A Stirling Cup of Tea  

This delightful cup, saucer and plate set is a recent gift to the Stirling Smith collections by Mr William Fraser. The cup features the Old Bridge of Stirling, the saucer has a print of Stirling Castle and the plate has a composite view of Cambuskenneth. The views on these English Ironstone pottery wares are Victorian, but the pieces date from between 1973 when English Ironstone Pottery Ltd became English Ironstone Tableware Ltd and 1994 when the company went into receivership.

Stirling images, Washington Works, Hanley, Stoke on Trent These wares were manufactured in the Washington Works, Hanley, Stoke on Trent and represent a particular time in the long slow contraction of the English pottery industry. With so many imports from overseas undercutting English manufacture, the industry tried different initiatives to grow their market. One tactic was to create different wares with a historic appeal for different towns and villages and advertise them in local newspapers, selling through Royal Mail. After the demise of the company its new incarnation was self-deprecatingly called Just Mugs.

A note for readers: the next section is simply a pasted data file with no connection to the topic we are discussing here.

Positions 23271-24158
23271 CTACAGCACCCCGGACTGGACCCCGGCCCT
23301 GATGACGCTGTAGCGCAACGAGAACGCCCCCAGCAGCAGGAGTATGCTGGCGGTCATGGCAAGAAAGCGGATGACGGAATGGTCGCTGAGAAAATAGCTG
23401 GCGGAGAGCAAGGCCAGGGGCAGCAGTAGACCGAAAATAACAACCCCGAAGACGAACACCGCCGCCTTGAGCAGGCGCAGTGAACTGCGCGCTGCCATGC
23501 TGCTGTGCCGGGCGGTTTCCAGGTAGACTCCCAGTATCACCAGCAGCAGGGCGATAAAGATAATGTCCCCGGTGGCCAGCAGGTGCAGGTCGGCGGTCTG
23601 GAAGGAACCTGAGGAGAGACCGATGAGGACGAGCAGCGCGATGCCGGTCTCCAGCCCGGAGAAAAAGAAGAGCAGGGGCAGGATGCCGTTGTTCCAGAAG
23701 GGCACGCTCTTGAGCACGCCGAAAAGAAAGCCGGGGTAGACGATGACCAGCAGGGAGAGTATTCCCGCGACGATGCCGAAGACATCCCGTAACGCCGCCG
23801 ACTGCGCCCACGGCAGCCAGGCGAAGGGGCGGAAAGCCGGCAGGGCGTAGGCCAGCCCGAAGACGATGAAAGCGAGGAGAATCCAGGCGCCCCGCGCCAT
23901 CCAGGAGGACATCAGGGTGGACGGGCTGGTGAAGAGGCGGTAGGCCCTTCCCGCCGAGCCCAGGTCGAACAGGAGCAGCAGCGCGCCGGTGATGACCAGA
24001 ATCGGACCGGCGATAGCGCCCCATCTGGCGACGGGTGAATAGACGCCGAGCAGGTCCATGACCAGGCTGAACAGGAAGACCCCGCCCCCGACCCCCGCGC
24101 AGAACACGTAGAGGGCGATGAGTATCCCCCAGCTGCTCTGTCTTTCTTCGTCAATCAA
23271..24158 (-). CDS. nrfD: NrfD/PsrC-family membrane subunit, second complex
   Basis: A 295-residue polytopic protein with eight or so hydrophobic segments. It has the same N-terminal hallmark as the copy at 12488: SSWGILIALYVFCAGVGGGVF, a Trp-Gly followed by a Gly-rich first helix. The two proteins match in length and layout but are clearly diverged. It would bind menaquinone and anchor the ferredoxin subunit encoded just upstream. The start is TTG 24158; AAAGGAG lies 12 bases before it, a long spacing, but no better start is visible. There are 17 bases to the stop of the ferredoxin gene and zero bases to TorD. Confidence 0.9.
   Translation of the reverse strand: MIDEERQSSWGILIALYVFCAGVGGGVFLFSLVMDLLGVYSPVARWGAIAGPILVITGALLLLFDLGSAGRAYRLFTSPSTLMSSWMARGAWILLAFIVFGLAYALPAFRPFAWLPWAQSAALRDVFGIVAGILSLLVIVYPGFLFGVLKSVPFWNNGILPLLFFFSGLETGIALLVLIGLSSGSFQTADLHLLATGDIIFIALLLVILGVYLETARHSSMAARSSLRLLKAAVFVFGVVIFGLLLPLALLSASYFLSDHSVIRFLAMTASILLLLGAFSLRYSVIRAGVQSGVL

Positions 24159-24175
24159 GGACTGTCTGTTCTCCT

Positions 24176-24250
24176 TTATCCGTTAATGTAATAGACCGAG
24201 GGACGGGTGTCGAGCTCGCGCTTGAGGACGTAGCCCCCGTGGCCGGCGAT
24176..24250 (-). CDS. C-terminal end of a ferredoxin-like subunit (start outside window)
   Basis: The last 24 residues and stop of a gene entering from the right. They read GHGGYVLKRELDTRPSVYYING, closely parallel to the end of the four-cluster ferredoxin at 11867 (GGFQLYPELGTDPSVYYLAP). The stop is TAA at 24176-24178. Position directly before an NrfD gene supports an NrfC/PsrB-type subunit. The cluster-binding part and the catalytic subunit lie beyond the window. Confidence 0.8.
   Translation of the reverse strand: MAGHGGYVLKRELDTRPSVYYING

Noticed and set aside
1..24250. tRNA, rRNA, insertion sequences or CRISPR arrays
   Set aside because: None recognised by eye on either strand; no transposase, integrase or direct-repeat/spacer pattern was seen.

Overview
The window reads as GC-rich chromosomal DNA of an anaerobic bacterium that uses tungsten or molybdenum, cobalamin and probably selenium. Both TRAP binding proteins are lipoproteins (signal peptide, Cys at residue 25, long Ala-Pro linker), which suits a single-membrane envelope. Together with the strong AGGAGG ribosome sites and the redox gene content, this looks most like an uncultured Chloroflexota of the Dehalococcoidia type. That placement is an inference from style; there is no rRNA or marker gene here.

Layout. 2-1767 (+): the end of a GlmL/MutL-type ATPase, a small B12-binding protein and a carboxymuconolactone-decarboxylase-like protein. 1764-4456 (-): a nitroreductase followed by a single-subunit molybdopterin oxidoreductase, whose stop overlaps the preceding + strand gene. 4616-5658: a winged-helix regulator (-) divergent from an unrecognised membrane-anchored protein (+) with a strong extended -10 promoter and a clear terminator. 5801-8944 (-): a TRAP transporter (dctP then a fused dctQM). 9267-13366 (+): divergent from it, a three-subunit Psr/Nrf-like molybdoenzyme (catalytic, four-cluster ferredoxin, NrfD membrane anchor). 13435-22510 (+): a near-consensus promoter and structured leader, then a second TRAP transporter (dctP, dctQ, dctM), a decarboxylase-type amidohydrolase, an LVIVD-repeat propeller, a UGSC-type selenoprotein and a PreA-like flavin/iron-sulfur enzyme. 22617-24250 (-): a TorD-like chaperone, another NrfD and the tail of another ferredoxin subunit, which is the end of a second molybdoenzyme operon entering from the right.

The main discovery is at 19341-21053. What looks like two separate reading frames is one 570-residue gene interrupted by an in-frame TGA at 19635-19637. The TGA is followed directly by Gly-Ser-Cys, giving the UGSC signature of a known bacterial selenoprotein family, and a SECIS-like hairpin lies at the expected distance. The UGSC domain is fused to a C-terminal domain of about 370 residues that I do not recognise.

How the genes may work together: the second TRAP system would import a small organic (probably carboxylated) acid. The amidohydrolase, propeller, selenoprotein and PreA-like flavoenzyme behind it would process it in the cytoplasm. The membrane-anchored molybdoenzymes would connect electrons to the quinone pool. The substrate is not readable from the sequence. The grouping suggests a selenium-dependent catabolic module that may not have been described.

Souvenir mugs, as advertising or fundraising pieces, are a basic staple of most potteries.

Wherever there is creativity, ceramic making will flourish.  The availability of the carse clay of Stirling saw the rise of industrial potteries at Throsk, serving central Scotland in the 17th and 18th centuries.

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